For the healthcare industry, this is the most consequential election in history.

- Paul Keckley

We sat down with Paul Keckley, healthcare policy analyst and managing editor of The Keckley Report, to talk deep thoughts about American healthcare trends, politics and policy. Here are seven of Paul’s most poignant points:

Healthcare is the fastest growing line item in federal, state and household budgets

“Healthcare is 29% of the federal budget, it’s up to 35% of a state’s budget, it’s 14% of a household’s discretionary spending, and the fastest growing line item in all three. So we built a system that doesn’t force anybody to say, ‘How much is this going to cost and who’s going to bear the brunt of that?’”

There isn’t a law that requires employers to provide healthcare

“So what would happen if employers said, ‘To hell with it? I just want to get out of this altogether. I don’t provide auto insurance. Why should I provide health insurance?’ So employers are amassing their influence to address this issue of the economics of healthcare are not sustainable.”

“So what would happen if you were buying healthcare and everything was an individual purchase decision? Would that market evolve better over time?”

60% of the population’s healthcare is already covered by the federal government

“If you take Medicare, Medicaid, federal employees, veterans health and military health, and put in another couple million of Indian health if you want, you’ve got over 60% of the population covered by the federal government today. That doesn’t include what will happen through these exchanges — the marketplace, activity in the states — which may end up being the individual insurance market.”

We have two options: consumer market or federalized system

“Let’s create a consumer market for healthcare and let people choose. The problem with that is it doesn’t address the five percent of the population that are sick, really sick, and will never be able to afford to buy health. So you’d have to create some catastrophic pool. But [that five percent] represents almost 40% of cost.”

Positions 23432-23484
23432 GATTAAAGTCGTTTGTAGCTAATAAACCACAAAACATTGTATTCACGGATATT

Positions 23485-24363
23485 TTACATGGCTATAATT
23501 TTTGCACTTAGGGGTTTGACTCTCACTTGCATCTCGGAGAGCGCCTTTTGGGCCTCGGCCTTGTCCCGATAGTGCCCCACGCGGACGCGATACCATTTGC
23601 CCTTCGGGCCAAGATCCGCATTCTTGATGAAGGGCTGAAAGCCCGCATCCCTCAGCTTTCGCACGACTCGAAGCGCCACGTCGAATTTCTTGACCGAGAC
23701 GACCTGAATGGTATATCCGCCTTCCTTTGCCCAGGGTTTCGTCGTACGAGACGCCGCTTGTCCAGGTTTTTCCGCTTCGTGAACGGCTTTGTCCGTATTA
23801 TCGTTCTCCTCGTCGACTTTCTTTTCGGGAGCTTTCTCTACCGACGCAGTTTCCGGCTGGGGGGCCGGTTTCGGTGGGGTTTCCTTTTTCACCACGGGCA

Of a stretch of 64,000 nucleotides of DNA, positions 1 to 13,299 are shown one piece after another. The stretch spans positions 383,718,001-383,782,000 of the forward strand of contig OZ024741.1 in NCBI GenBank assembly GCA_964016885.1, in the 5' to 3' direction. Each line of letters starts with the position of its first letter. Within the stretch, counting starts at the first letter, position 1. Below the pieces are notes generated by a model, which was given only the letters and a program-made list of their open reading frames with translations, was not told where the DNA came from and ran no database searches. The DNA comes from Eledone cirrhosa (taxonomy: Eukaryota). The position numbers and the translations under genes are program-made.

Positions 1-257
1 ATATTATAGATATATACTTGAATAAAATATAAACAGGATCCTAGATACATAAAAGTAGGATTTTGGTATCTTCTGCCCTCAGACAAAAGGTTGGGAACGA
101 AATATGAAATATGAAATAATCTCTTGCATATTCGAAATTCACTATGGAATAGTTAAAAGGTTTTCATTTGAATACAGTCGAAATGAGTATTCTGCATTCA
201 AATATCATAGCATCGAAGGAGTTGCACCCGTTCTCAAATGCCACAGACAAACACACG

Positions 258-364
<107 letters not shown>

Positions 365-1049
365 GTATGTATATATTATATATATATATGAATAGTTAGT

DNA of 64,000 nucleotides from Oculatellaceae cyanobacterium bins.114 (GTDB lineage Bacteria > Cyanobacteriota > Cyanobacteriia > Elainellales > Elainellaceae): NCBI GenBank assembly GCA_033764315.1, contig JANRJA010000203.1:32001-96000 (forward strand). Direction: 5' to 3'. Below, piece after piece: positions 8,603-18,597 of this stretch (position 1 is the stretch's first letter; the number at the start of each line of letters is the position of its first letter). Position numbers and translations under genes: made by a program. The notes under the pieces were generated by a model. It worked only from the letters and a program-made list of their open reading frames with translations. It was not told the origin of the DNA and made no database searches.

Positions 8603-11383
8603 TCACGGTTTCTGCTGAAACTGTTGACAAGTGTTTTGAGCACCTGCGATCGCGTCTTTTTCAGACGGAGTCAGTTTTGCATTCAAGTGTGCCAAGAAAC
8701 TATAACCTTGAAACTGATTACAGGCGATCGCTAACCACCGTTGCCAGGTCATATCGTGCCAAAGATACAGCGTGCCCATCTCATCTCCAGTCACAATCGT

“[Another end game is] you just say we’re going to federalize the system. The federal government will make the rules, and you can buy outside the system if you want.”

Doctors would have to choose between private and public in a federalized system

“Doctor can’t say ‘I’m in the public system, but then this afternoon I’m going to see some private patients.’ You’re in or you’re out—no different than private education. You’re paying taxes for public schools. But if you choose to go to Vanderbilt, that’s fine.”

Our healthcare system will not look the same four years from now

“It’s not a system. It’s a collection of sectors that operate their own businesses and feed at the same trough.”

“I don’t think, four years from now, regardless of whether it’s Trump or Biden, the system will look like it does today.”

“We have to connect the dots between public health, preventive health and the private system. They operate in separate universes.”

The biggest change on the horizon

“One system-ness. We have to connect the dots between public health and preventive health in the private system. They operate in separate universes. And ironically, this is the policy’s part of this. Most of the funding for public health comes from state and local government. Most of the funding for the healthcare delivery system is federal…”

“COVID isn’t going away soon, and there’s an economic reality that we can’t afford the system we’ve built. Has our psyche about healthcare changed as a result of COVID? I think so.”

Curious for more? Listen to the full conversation with Paul here.

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